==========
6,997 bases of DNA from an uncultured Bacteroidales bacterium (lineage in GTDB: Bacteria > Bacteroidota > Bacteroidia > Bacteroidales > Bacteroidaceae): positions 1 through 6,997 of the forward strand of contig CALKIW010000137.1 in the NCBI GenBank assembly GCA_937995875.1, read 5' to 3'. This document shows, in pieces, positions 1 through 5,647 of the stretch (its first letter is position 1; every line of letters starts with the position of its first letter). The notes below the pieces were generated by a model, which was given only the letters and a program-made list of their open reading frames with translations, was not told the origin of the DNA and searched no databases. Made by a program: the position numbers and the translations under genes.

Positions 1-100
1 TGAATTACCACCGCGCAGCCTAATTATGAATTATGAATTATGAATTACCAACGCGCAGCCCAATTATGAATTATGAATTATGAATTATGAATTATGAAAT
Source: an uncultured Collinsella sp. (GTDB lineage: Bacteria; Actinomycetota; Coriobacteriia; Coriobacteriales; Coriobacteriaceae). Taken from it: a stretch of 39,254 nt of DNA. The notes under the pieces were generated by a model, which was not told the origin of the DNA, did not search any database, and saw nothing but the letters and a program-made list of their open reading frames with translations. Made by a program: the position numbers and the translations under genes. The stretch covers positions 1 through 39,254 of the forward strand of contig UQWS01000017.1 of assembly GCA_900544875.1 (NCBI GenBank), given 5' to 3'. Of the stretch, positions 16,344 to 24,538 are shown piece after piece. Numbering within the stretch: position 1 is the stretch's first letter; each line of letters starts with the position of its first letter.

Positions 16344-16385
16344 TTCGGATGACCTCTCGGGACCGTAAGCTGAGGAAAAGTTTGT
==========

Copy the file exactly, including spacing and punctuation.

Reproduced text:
6,997 bases of DNA from an uncultured Bacteroidales bacterium (lineage in GTDB: Bacteria > Bacteroidota > Bacteroidia > Bacteroidales > Bacteroidaceae): positions 1 through 6,997 of the forward strand of contig CALKIW010000137.1 in the NCBI GenBank assembly GCA_937995875.1, read 5' to 3'. This document shows, in pieces, positions 1 through 5,647 of the stretch (its first letter is position 1; every line of letters starts with the position of its first letter). The notes below the pieces were generated by a model, which was given only the letters and a program-made list of their open reading frames with translations, was not told the origin of the DNA and searched no databases. Made by a program: the position numbers and the translations under genes.

Positions 1-100
1 TGAATTACCACCGCGCAGCCTAATTATGAATTATGAATTATGAATTACCAACGCGCAGCCCAATTATGAATTATGAATTATGAATTATGAATTATGAAAT
Source: an uncultured Collinsella sp. (GTDB lineage: Bacteria; Actinomycetota; Coriobacteriia; Coriobacteriales; Coriobacteriaceae). Taken from it: a stretch of 39,254 nt of DNA. The notes under the pieces were generated by a model, which was not told the origin of the DNA, did not search any database, and saw nothing but the letters and a program-made list of their open reading frames with translations. Made by a program: the position numbers and the translations under genes. The stretch covers positions 1 through 39,254 of the forward strand of contig UQWS01000017.1 of assembly GCA_900544875.1 (NCBI GenBank), given 5' to 3'. Of the stretch, positions 16,344 to 24,538 are shown piece after piece. Numbering within the stretch: position 1 is the stretch's first letter; each line of letters starts with the position of its first letter.

Positions 16344-16385
16344 TTCGGATGACCTCTCGGGACCGTAAGCTGAGGAAAAGTTTGT